This episode of the Workology Podcast is part of a podcast series powered by the Partnership on Inclusive Apprenticeship (or PIA). PIA is funded by the U.S. Department of Labor’s Office of Disability Employment Policy (ODEP). In November of 2020, ODEP launched PIA to ensure all apprenticeship programs are inclusive and accessible to people with disabilities.
Episode 298: Creating Inclusive Apprenticeships with Josh Christianson (@ethos_josh) of PIA
PIA collaborates with employers and apprenticeship programs to help meet employer talent needs and enable people with disabilities to benefit from apprenticeships that increase their opportunities for lifelong access to high-growth, high-demand jobs.
I spoke to Josh Christianson, Project Director at Partnership on Inclusive Apprenticeship (PIA). Josh is a passionate advocate for diversity and inclusion in the workplace with experience in D&I training, conflict resolution, non-profit leadership, group facilitation, and change management. New approaches to apprenticeship programs are taking shape across the U.S. to meet employer talent needs and enable job seekers with disabilities to gain credentials and skills to succeed in growing industries.
I asked Josh to talk about how PIA supports employers in creating inclusive apprenticeship programs. “One thing we do is help to facilitate the design of an apprenticeship program and we try to meet people where they are. So that looks different for different employers. In short, we’re helping them set up an apprenticeship program using us as our services are provided by the Department of Labor, to ensure that it is inclusive and usable by all people.”
“We partner with different entities. Some are huge, some are small. Some have been doing it for a long time. Some are just starting. Some have a focus on people with disabilities. Some have never thought about it. And we really try to understand what their specific needs are and see how we can best support or help them where they are in their maturity of a program and do what we can to fit into their needs, as opposed to fitting into ours.”
How Inclusive Apprenticeships Benefit Employers
There are so many HR professionals working for companies who would love to create programs like these, but they don’t know how to present a case for company leadership that speaks the language of ROI. I asked Josh how inclusive apprenticeships can benefit employers and why they should create one within their organization.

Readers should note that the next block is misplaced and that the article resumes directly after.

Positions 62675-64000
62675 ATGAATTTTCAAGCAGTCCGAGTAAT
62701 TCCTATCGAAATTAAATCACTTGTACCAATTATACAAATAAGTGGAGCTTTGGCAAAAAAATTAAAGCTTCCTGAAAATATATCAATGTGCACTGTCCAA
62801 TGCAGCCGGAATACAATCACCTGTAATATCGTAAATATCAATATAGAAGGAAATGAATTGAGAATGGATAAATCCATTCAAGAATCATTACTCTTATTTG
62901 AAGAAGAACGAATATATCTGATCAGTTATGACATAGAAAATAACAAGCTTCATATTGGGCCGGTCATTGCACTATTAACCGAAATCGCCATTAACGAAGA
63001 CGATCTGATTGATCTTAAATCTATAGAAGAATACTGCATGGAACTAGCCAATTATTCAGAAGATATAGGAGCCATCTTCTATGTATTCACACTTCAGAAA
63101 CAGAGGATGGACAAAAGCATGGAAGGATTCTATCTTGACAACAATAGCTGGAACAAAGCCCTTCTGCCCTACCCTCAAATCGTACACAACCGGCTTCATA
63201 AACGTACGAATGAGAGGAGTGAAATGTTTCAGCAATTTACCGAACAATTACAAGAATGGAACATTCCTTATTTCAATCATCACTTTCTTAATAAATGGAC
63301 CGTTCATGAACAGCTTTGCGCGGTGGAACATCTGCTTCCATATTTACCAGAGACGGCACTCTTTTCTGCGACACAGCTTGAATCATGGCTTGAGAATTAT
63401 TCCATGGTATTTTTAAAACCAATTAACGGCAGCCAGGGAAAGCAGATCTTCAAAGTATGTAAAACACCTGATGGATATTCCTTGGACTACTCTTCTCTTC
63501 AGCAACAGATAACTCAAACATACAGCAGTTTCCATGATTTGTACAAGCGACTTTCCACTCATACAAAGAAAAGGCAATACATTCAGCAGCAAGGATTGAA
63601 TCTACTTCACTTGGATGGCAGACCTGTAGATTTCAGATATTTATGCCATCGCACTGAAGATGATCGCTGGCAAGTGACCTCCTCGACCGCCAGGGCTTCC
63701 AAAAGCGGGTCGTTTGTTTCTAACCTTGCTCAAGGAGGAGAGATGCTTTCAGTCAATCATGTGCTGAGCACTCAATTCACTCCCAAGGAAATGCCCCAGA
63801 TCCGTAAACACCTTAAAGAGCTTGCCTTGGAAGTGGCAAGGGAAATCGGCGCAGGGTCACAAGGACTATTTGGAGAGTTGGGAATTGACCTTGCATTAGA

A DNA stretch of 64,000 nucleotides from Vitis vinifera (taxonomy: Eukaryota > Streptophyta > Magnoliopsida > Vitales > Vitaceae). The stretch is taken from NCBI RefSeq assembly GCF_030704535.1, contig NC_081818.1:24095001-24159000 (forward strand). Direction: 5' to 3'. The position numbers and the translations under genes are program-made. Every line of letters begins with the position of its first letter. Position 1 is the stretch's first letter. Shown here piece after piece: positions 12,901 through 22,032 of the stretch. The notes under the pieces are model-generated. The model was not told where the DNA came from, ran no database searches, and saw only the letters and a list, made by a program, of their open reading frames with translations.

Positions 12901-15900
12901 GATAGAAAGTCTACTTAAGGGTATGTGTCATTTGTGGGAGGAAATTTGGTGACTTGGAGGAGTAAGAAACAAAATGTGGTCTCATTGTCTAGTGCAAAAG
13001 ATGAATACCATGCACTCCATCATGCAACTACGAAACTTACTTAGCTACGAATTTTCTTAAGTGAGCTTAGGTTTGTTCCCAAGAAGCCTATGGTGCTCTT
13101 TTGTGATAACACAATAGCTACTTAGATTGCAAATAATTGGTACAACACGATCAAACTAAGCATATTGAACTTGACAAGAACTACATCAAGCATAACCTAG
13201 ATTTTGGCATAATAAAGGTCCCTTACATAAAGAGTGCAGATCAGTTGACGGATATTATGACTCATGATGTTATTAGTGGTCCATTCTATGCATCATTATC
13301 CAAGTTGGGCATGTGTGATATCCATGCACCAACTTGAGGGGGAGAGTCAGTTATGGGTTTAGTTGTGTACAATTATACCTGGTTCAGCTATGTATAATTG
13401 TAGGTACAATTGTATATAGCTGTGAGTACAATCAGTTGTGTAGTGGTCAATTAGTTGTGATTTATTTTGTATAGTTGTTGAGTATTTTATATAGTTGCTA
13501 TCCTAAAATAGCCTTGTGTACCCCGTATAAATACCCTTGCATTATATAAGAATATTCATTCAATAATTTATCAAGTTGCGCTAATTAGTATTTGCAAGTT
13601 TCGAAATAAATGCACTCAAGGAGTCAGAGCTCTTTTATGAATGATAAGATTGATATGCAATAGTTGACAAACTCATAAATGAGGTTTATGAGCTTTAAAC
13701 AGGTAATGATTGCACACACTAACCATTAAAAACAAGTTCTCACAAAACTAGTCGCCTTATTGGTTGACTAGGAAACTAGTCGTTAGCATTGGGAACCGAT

Josh explained, “quite frankly, they can contribute to your bottom line. They can increase revenue, they can lower turnover. Some of that is by virtue of what apprenticeship brings. The yield on apprenticeship is extremely high for employers. Over 90 percent of people that go through apprenticeship programs, registered apprenticeship programs, end up getting hired. The dollars spent on training are much less, so there are some specific things around just apprenticeship that add to the bottom line.”
“Inclusion of people with disabilities is the right thing to do from a values based perspective. But it’s also proving to show that it is the right thing to do from a bottom line perspective. So that’s important. I think also, as we look where we are as a country, the increased focus on diversity, equity, inclusion, or as President Biden recently put out, diversity, equity, inclusion and accessibility, in a recent executive order. You know, we as a country are figuring out ways to include more people, to open up the resources and opportunities and benefits that lots of people have been excluded from for a long time. And people with disabilities are a part of that.”
PIA has recently created a new resource for employers called “Perspectives on Apprenticeships: What Employers Should Know About the Value of Inclusive Apprenticeship Programs” (visit InclusiveApprenticeship.org) I asked Josh to talk a bit about how we can use this resource.
“We set out to engage the important stakeholders and learn what was needed, what was happening, what are some of the best practices, where we could fit in as an entity, because we really just started in March of this year. And so we sought stakeholder input from employers, from intermediaries, from people with disabilities and advocacy organizations, from the Department of Labor itself, to understand where the overlap was and we could have the most benefit. That’s the starting point of this resource. What it can do is help advance understanding of all this overlap. These perspectives are going to help people understand how they can work with others to create a more diverse, inclusive workforce and also explicitly how we can work with them to collaborate and support that, or how there are other connections and resources that could help them. And so this resource is kind of setting the table for why inclusive apprenticeship is important and how organizations can use it to meet their unique talent needs.”
Designing an apprenticeship program, especially one that is inclusive, is about creating a practical and usable program that is focused on universal design principles. I’m linking to the new White House Fact Sheet on DEIA (diversity, equity, inclusion and accessibility) as well as PIA newest apprenticeship resource below. A special thank you to Josh for giving us some great information and resources to get us inspired about creating inclusive apprenticeship programs.
Listen to the entire podcast episode for more, including the intersectionality of DEI and A, industries that benefit the most from inclusive apprenticeship programs, and how intermediary organizations support the logistics of a registered apprenticeship program.
Connect with Josh Christianson.
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